Education Guides

Uniformity in Cannabis Cultivation

When it comes to steering crops toward replicable quality, consistent yields, and continuous improvements -- uniformity is key.

Written by Kaisha-Dyan McMillan & Tyler Simmons

Growers who use crop steering techniques are relying upon the plant’s cues to make informed decisions about water, light, and climate that will ultimately produce the outcomes they’re looking to achieve. And because having to manage substrate differences, overall environment, and other variables in the garden can impact growers’ ability to achieve the results they want, getting a handle on uniformity is crucial.

Growing cannabis in a controlled environment puts cultivators in the position of having to create the optimal set of conditions for their plants to live, achieve certain traits, and produce enough biomass to fulfill particular yields. But unless growers are applying the same baseline of conditions for each cultivar all the way down to the individual plant level, crop steering success can be hard to come by. That’s where uniformity comes in: ensuring conditions are uniform between each plant makes crop steering easier and can lead to replicable quality, more projectible yields, and continuous improvements with every harvest.

The 3 Pillars of Uniformity

According to Cultivation Consultant Tyler Simmons, growers who focus on what he calls the Three Pillars of Uniformity – in the substrate, the climate, and with each plant – will see the most benefit. “Those three pillars are holding up the outcome that we're looking for,” he says, “and they cash out as improved uniformity in terms of the total number of flower sites per cubic foot of canopy above a minimum PPFD level.”

Substrate Uniformity

“There's a lot of ways of interpreting what crop uniformity means and also a lot of different places where it's relevant within the cultivation process,” Tyler explains. Substrate uniformity is all about “the root zone,” he says, adding that for growers this means, “making sure that each plant has the same substrate volume, the initial soaking and conditioning process is the same, that the drip system is uniform so that plants are always receiving the same amount of nutrients and water.”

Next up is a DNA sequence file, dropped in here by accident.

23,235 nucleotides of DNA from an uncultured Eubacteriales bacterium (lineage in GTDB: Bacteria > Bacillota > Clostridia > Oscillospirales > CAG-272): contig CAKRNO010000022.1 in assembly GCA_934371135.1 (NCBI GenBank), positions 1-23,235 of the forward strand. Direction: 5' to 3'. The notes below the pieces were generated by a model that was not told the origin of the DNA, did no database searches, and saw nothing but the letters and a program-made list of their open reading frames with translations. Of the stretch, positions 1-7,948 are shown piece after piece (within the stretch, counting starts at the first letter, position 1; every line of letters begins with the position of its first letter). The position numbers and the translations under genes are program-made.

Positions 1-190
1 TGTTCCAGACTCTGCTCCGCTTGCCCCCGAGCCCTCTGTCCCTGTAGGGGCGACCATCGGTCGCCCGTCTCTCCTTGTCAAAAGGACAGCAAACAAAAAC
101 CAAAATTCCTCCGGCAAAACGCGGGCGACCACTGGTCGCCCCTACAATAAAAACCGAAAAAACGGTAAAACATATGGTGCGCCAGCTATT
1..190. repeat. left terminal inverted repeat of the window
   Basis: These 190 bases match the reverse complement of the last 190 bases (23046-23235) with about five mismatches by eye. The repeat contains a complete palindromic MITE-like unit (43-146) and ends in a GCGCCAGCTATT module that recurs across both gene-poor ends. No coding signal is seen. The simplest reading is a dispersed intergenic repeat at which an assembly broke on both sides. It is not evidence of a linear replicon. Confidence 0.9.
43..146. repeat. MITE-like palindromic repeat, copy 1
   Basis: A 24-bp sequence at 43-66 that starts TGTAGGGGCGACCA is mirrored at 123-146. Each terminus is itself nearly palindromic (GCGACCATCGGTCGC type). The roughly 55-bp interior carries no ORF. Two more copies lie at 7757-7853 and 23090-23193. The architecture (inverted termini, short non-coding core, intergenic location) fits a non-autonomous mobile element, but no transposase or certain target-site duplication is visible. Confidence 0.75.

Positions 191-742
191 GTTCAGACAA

Not only are there variations between substrates – the grower using coco is dealing with a set of conditions very different from the one that’s cultivating in Rockwool – but also within the individual substrates themselves. One way this shows up is when EC readings vary from one coco bag to another despite being produced by the same vendor. By not factoring this variance into the initial soil and conditioning process, for example, growers could wind up with substrate volumes that come out differently for each plant. 

Irrigation strategy and equipment can also impact substrate uniformity. A clogged emitter or multiple missed P2 shots are more than just maintenance issues; they’re a signal that one or more of your plants is not being watered properly. Leaving substrate and irrigation variances unchecked for too long could affect everything from nutrient uptake and overall plant growth to yield.

Tyler also advises growers to make sure “that the sensor placement is consistent so that your data is also uniform.”  Crop registration, a practice in which cultivators regularly log data as a way of measuring their plants’ productivity, goes a long way to inform the decisions they make when crop steering. But when substrate sensors are moved from one pot to another, or positioned inconsistently – on the drain side of one pot versus further away from the drain of another, for example – readings are unpredictable, which means you won’t get an accurate picture from the data.